Technological advancements have provided educators with a number of tools and opportunities they didn’t have five, 10, or 50 years ago. With live video streaming, smartboards, and dozens of other gadgets and lower-cost technology, educators are now able to reach a larger audience, with less funding, from nearly anywhere in the world.
Although these innovations give teachers and professors many more opportunities and creative teaching methods, they also bring new issues. From cyberbullying to student disengagement, online classrooms present educators with problems not found in traditional classrooms.
It’s important that 21st century educators are prepared to solve these problems and are poised to take on other issues that arise as classroom technology continues to improve.
Modern educators are becoming increasingly approving of technology use in the classroom. A recent survey from digital education company TES Global found that 84% of the 1,000 kindergarten through high school teachers asked have already incorporated some form of technology into their teaching. Teachers are ready to use even more technology in the classroom after already utilizing tablets, laptops, game-based learning, and virtual reality headsets.
More tech in the classroom isn’t simply a trendy teaching method, however; it may provide students with special needs or disabilities a better chance to thrive. According to the University of North Carolina at Chapel Hill School of Education’s web resource Learn NC, students who have learning disabilities may particularly benefit from increased tech in their classrooms.
Learn NC points to the example of a student who has dyslexia. If that student has a tech-based tool that enables them to listen to a reading or provides a visual support with the book, he or she may be able to keep pace with peers more easily. These “audio, visual, or concept-mapping supports” are important for teachers, too. Not only do they help students learn better, but they may allow people to perform to the best of their ability on important assessments.
More technology in the classroom can also benefit advanced students. New devices and software can help teachers challenge gifted students individually. This keeps gifted students engaged while other students learn at their own paces.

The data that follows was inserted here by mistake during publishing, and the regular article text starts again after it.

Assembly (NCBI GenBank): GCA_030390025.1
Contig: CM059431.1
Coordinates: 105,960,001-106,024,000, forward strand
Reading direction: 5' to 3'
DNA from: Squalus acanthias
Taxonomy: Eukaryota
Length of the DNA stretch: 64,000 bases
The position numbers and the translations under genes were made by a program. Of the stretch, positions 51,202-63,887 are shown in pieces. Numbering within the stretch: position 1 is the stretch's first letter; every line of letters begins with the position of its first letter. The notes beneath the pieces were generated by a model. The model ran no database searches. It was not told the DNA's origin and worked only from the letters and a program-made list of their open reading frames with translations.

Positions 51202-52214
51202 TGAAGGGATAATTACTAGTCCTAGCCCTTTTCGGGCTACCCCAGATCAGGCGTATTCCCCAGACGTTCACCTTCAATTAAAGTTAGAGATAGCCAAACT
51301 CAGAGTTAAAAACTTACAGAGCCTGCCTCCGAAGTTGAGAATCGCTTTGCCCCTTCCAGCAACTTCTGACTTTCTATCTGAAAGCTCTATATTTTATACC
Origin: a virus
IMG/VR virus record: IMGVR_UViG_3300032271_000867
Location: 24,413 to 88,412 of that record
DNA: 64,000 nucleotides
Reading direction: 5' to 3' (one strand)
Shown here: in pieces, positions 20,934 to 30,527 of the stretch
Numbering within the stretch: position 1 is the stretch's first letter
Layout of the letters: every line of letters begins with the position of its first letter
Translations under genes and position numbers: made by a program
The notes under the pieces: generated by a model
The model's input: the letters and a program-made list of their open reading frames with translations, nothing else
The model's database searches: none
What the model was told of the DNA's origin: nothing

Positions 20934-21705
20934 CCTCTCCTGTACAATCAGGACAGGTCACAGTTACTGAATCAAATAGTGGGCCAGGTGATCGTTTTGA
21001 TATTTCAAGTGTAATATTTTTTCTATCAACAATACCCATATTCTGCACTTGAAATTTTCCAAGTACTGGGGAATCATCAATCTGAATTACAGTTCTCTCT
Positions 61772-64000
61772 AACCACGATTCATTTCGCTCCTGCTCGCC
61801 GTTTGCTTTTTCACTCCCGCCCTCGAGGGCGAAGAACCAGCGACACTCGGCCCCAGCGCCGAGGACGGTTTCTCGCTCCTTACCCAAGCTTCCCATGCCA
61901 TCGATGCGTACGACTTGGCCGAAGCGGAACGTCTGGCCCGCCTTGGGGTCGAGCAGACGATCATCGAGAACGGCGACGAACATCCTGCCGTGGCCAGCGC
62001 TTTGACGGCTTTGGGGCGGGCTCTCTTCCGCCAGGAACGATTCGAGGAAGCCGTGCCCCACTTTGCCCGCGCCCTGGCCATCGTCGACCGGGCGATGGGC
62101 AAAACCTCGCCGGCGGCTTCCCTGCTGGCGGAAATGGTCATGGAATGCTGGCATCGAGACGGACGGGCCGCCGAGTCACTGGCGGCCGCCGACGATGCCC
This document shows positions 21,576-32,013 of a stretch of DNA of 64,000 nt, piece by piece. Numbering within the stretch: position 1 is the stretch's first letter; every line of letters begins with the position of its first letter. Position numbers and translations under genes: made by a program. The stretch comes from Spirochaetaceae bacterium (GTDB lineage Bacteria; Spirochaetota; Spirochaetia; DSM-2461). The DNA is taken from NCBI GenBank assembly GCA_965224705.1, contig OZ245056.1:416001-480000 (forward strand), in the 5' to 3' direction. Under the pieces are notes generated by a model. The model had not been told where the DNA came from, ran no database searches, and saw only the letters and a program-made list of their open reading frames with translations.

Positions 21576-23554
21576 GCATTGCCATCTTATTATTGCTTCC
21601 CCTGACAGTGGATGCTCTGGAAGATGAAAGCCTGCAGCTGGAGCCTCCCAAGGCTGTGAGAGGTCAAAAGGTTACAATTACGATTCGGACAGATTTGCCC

“In a classroom where gifted learners, learners with learning disabilities, and learners with other special needs are all challenged at appropriate levels at the same time, students are more likely to be engaged in learning activities and less likely to be engaged in inappropriate behaviors,” Learn NC’s Bobby Hobgood, ED.D. and Lauren Ormsby explained. Learn NC also notes that technology can help increase the rate of material covered for all students.
For teachers who incorporate more of these tools into their classrooms and educators who teach online, technology can also present new problems. As students interact more through digital media, the risk of cyberbullying also increases.
Cyberbullying has a broad definition encompassing all bullying that takes place electronically, whether through text and email or on websites and social media. Aside from direct bullying, cyberbullying can take the form of fake social media profiles, nonconsensual photo sharing, and online rumors.
According to Cyberbullying Research Center’s 2015 survey of 15,000 middle and high school students, nearly 26% of all students have experienced at least some form of cyberbullying in their lifetimes. Many were victims of cyberbullying in just the 30 days prior to the survey.
Although it takes place online, cyberbullying has very real life consequence. This issue has been tied to suicidal actions, antisocial behavior, low self-esteem, anger, substance abuse, school delinquency, and emotional issues, among others. The risk for cyberbullying can increase significantly with the increased use of web-enabled devices, such as tablets and laptops, or online learning, which requires digital student interaction.
As an educator, it’s important to learn the warning signs and how to be vigilant about cyberbullying. Although technology may have helped create this problem, more of it might actually be the solution. Many schools are turning to new apps and software that help students report cyberbullies and prevent them in the first place. The Substance Abuse and Mental Health Services Administration released an app called “KnowBullying” that helps parents and teachers recognize cyberbullying.
In addition, Etowah City Schools, for instance, are now using the STOPit app to allow students to anonymously report any cyberbullying that happens inside the classroom, Tennessee’s The Daily Post-Athenian reported.
The school’s principal is the only one with access to the information that is submitted, allowing students confidence in the security of the app and what they report. Through the app, students can secretly and securely report photos, messages, and screenshots of the cyberbullying they’re experiencing. The app allows the school system some oversight in the use of classroom technology.
Other schools that have implemented the STOPit app have noticed fewer reports of cyberbullying, saying that the accountability that the app provides reduced the problem at the start, according to CBS News. School officials have also noted that this app empowers students and gives them a real weapon against cyberbullying.
Other students are turning to social media platforms that disallows cyberbullying in the first place, CBS News reported. Some students are using WeHeartIt, a photo-sharing social media platform that doesn’t provide a comment section for cyberbullying to arise.
Apps like STOPit and other new technology provide teachers and school administrators with a chance to fight against cyberbullying and improve the learning environment. This way, educators can take advantage of the benefits of technology-related coursework and online interaction without the concern of abuse.